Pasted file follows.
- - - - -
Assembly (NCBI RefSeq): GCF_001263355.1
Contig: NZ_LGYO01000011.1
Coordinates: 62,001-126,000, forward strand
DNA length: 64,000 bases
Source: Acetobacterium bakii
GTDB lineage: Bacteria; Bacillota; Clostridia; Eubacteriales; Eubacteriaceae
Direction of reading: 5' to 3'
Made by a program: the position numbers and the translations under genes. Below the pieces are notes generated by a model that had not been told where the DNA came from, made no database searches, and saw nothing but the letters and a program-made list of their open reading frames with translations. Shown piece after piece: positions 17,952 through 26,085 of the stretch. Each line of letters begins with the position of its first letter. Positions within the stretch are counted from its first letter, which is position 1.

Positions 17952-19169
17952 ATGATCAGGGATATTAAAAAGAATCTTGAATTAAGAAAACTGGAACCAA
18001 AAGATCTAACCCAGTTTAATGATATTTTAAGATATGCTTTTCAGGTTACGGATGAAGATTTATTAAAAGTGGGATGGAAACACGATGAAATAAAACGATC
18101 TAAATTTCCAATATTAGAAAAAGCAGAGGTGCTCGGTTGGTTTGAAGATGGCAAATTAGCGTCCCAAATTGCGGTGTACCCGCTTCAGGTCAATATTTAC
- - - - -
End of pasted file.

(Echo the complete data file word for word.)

Assembly (NCBI RefSeq): GCF_001263355.1
Contig: NZ_LGYO01000011.1
Coordinates: 62,001-126,000, forward strand
DNA length: 64,000 bases
Source: Acetobacterium bakii
GTDB lineage: Bacteria; Bacillota; Clostridia; Eubacteriales; Eubacteriaceae
Direction of reading: 5' to 3'
Made by a program: the position numbers and the translations under genes. Below the pieces are notes generated by a model that had not been told where the DNA came from, made no database searches, and saw nothing but the letters and a program-made list of their open reading frames with translations. Shown piece after piece: positions 17,952 through 26,085 of the stretch. Each line of letters begins with the position of its first letter. Positions within the stretch are counted from its first letter, which is position 1.

Positions 17952-19169
17952 ATGATCAGGGATATTAAAAAGAATCTTGAATTAAGAAAACTGGAACCAA
18001 AAGATCTAACCCAGTTTAATGATATTTTAAGATATGCTTTTCAGGTTACGGATGAAGATTTATTAAAAGTGGGATGGAAACACGATGAAATAAAACGATC
18101 TAAATTTCCAATATTAGAAAAAGCAGAGGTGCTCGGTTGGTTTGAAGATGGCAAATTAGCGTCCCAAATTGCGGTGTACCCGCTTCAGGTCAATATTTAC